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A high yield scam
This is what our beloved Beeb has to say about this story:

Quote:Indian Citibank 'fraudster' arrested

The alleged $20m fraud came to light earlier this month
Police in India have arrested a Citibank employee accused of defrauding clients out of millions of dollars.

Shivraj Puri, 32, who is expected to appear in court later, told an Indian newspaper he was innocent.

The alleged fraud was discovered earlier this month in a branch of the global bank in Gurgaon, a wealthy suburb of Delhi.

The bank has said duped investors were promised quick, high returns from a bogus financial scheme.

It is alleged that Mr Puri funnelled the money into accounts controlled by three relatives.

'Truth will out'
Mr Puri reportedly handed himself in on Thursday, a day after police said he was wanted for questioning.

The accused told the Times of India newspaper after his arrest: "I have already given full details to the police. I have full faith in the judiciary. Truth will come out."

The alleged fraud came to light earlier this month when a client mentioned the scheme to a senior bank manager.

Citibank has not publicly put a figure on the sums involved, but investigators have said at least $20m (£13m) was stolen.

According to a police complaint filed by Citibank, and seen by the BBC, funds were transferred suspiciously at the bank's branch in the Delhi suburb from October 2009.

Then we have a more detailed and altogether more interesting report from the Telegraph of India:

Quote:Fraud case team to visit city

[Image: puri.jpg]
New Delhi, Jan. 1: A Gurgaon police team is expected to travel to Calcutta next week to question close associates of Shivraj Puri, the Citibank relationship manager accused of masterminding a fraud on rich clients.

“We have got some leads after interrogating him and our teams will go to Calcutta, Mumbai and Nainital to track down his associates. A probe revealed that he has links in the three places and have properties there as well,” a senior police officer said.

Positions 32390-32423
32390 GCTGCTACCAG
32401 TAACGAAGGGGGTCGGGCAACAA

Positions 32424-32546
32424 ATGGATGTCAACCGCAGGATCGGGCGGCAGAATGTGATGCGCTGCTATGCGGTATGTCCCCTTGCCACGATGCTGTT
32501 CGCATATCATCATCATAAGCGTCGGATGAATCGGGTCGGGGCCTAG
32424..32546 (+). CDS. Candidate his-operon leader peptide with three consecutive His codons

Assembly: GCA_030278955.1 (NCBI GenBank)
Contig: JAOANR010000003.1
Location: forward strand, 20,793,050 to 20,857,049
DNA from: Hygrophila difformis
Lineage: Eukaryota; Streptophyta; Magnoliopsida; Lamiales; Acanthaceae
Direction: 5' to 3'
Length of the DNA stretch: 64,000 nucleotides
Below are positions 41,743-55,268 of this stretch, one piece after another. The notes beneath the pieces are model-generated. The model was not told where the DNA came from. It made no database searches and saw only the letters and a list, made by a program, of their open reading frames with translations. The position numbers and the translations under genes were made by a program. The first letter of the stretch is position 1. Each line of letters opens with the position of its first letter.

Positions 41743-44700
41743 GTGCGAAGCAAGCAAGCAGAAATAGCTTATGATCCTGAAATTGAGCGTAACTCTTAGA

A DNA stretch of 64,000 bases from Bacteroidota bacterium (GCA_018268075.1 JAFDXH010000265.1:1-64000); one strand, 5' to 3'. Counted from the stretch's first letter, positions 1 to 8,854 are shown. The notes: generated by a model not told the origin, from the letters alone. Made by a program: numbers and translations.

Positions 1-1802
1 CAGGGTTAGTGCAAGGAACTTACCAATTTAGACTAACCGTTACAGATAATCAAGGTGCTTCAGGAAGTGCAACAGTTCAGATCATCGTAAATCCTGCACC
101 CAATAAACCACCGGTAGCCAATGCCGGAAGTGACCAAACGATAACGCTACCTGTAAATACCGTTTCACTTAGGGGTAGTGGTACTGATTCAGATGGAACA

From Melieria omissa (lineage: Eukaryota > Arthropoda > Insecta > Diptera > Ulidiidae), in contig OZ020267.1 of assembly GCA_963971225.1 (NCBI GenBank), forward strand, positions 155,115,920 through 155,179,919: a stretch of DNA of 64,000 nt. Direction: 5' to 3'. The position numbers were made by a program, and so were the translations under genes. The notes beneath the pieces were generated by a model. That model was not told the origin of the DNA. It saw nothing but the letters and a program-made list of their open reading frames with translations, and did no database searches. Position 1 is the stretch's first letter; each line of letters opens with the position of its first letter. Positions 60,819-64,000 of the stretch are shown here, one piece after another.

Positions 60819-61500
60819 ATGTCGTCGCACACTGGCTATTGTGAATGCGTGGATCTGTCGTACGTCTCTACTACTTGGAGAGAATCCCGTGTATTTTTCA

Puri, who grew up in Calcutta and studied in St James School before moving to the capital, was arrested on Thursday and was remanded in police custody for a week.

“He has been charged with fraud, criminal conspiracy, forgery and cheating,” the officer said.

“The bulk of the money collected (around Rs 300 crore) by Shivraj Puri went to two brokerage firms,” the officer added.

Puri allegedly persuaded wealthy clients to invest in an unregistered scheme by promising them annual returns ranging from 18 to 24 per cent.

He allegedly came up with a forged letter to suggest that the scheme had the clearance of Sebi, the securities markets watchdog, and then funnelled the money into 81 accounts, all opened in various banks in the names of his relatives. The money was then allegedly transferred to three brokerage firms — Religare Securities, Bonanza and Okaya.

“We have not ruled out the possibility of the involvement of some corporate executives and other employees of the bank,” said the police officer.

Bank officials have told the police that all assistance would be provided to probe the case.

Another officer said the police might take the help of Delhi police’s bank fraud cell to crack the case. “Our officers are not adept at investigating white-collar crimes like this and they do not have the expertise. We will take assistance from our counterparts in Delhi,” he said.

Government officials in Delhi said stocks and other investment instruments bought using the funds of Shivraj’s alleged victims would eventually be sold and the proceeds be returned to the clients. The amount they will get back will depend on the market price at the time of the sale, which will be decided after investigations are completed.

However, the RBI has the power to direct the bank involved, in this case Citibank, to give interim compensation to clients in case of fraud, an official said.

A banking division official said that although the matter was still being probed by Gurgaon police, “we understand that the value of stocks picked by Puri had initially jumped, giving him and his accomplices high returns, but have since fallen in value.”

The revenue intelligence department will also step in, if Gurgaon police find leads that suggest tax evasion or illegal investments abroad. “Till now, this looks like a scam which used funds to play the stock market and not a case where funds were siphoned off abroad,” officials said.
(my emphasis)

Imagine that. "Corporate executives and other employees of the bank" could be involved. Meanwhile, I wonder what the term "investment instruments" is not meant to convey?

Why is it so often Citibank that is involved in these affairs. sigh.
The shadow is a moral problem that challenges the whole ego-personality, for no one can become conscious of the shadow without considerable moral effort. To become conscious of it involves recognizing the dark aspects of the personality as present and real. This act is the essential condition for any kind of self-knowledge.
Carl Jung - Aion (1951). CW 9, Part II: P.14

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